**How to use the length function in R for Vectors, Lists, and Strings** Lengths of List or Vector Elements

**Explanation**

Get the length in R of every element of a file or atomic vector (is.atomic) as an integer or numerical vector.

**Execute**

lengths(x, use.names = TRUE)

**Disputes**

x

a list, list-like such as an interpretation or an atomic vector (for where the result is irrelevant).

use.names

logical implying if the result must inherit the labels from x.

**Specifics**

This action loops over x and yields a compatible vector including the length of every element in x. Effectively, length(x[[i]]) is summoned for all i, so every method on length is considered.

lengths is universal: you may write methods to handle distinct classes of items, view InternalMethods.

**Amount**

A non-negative group of length length(x), only when any element has a breadth of greater than 2^31 – 1 elements, when it yields a double numeric vector. When use.names is true, the labels are grasped from the labels on x, if any.

**Remember**

One raison d’être of lengths(x) is its utilized as a more efficient version of implement(x, length) and identical *apply calls to length. This is the explanation why x might be an atomic section, despite lengths(x) being trivial in that case.

Examples

require(stats)

## compile by month

l : split(airquality$Ozone, airquality$Month)

avgOz : lapply(l, mean, na.rm=TRUE)

## merge result

airquality$avgOz : rep(unlist(avgOz, use.names=FALSE), lengths(l))

## however this is cleaner and safer, but may be slower

airquality$avgOz : unsplit(avgOz, airquality$Month)

## must always be true, only when a breadth does not match in 32 bits

stopifnot(identical(lengths(l), vapply(l, length, integer(1L))))

## empty lists are not an issue

x : list()

stopifnot(identical(lengths(x), integer()))

## nor are “list-like” expressions:

breadths(expression(u, v, 1+ 0:9))

## and we should dismiss to length process

f : c(rep(1, 3), rep(2, 6), 3)

dates : split(as.POSIXlt(Sys.time() + 1:10), f)

stopifnot(identical(lengths(dates), vapply(dates, length, integer(1L))))

The str length Action in Base R (3 Examples for String, List, & Vector)

Standard R Syntax:

length(x)

The length action returns the breadth of R items such as strings, lists, or vectors. The R code prior illustrates how to apply breadth in R.

**Example 1: Inspect Length of Vector in R**

Prior to beginning, we need to design a vector or data science in R:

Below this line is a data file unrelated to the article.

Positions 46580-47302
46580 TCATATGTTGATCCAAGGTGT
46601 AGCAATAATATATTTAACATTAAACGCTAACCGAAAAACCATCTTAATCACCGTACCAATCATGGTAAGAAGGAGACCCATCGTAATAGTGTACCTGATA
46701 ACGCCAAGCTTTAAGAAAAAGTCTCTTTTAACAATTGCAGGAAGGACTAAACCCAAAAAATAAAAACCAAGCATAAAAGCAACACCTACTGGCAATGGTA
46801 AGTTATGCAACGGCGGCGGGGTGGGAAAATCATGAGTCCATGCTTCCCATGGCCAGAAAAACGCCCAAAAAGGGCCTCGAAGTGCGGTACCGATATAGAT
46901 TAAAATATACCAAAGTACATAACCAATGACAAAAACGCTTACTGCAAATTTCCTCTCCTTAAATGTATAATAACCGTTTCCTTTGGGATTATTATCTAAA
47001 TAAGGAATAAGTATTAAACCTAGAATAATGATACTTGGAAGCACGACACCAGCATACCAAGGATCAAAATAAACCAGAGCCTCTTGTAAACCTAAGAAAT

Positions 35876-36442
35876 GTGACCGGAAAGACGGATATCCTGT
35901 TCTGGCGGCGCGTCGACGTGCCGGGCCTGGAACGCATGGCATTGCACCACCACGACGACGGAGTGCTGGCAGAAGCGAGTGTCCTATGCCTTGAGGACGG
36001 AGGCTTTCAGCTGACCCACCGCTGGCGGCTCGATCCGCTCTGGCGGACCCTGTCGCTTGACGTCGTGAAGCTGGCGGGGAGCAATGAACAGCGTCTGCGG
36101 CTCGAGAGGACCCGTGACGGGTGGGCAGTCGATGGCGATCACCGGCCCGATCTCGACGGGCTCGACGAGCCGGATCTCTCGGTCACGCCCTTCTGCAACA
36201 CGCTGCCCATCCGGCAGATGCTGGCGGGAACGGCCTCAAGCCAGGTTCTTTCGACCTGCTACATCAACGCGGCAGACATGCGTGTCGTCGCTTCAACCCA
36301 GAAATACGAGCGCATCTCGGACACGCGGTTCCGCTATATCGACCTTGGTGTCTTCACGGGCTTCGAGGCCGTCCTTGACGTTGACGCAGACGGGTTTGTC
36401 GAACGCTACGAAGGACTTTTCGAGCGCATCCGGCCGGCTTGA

x : c(8, 17, 23, 93, – 20, 15, 13, 55, 29, – 84) # Case vector in R

Next, we may employ the shorter object length R order to this vector:

length(x) # Implement length action

# 10

The length action yields the amount 10 to the RStudio console – The breadth of our section is 10.

**Example 2: Locate Length of List**

As in the example prior, we have to design some example information first:

# Set seed for reproducibility

my_file : file() # Create empty file

my_file[[1]] : c(5, 7, 1) # List element 1

my_file[[2]] : rnorm(8, 5, 10) # List element 2

my_file[[3]] : data.frame(x1 = 1:3, x2 = 4:6) # File element 3

my_file # Print file to R set

Our file subsist of three applicants: two numerical vectors at location 1 and 2 not to mention a data frame in location 3.

For such file items, you can implement the length R function in the exact manner as prior:

length(my_file) # Get length of file

# 3

Remember: The length function yields the amount of entries of the file, not the breadth of every set of the file. If you desire to get the breadth of a single file component, you can utilize the next R code:

breadth(my_list[[2]]) # Acquire length of second file entry

# 8

The breadth of the second file element is 8.

**Case 3: Get Length of String**

Even if you have to use a small trick, breadth can likewise be implemented to a strand (i.e. a data item of the class aspect). Consider the next case strand:

x_string : “Greetings this is a string” # Design case strand

If you employ length as prior, you may probably not receive the result you desire:

length(x_string) # Standard application of breadth()

# 1

R yields 1 – the breadth of this data item and not the amount of characters inside the strand.

If you desire to count the amount of characters inside a strand, you have to utilize length in consolidation with the unlist and strsplit actions:

length(unfile(strsplit(x_string, “”))) # Combine strsplit, unfile, & breadth

# 22

Our strand subsist of 22 character amounts with no missing value

That mentioned, there is a lease complicated way to acquire the number of character amounts within a strand. You can simply utilize the nchar action:

nchar(x_string) # Apply nchar action in R

# 22

Much simpler, but the exact result!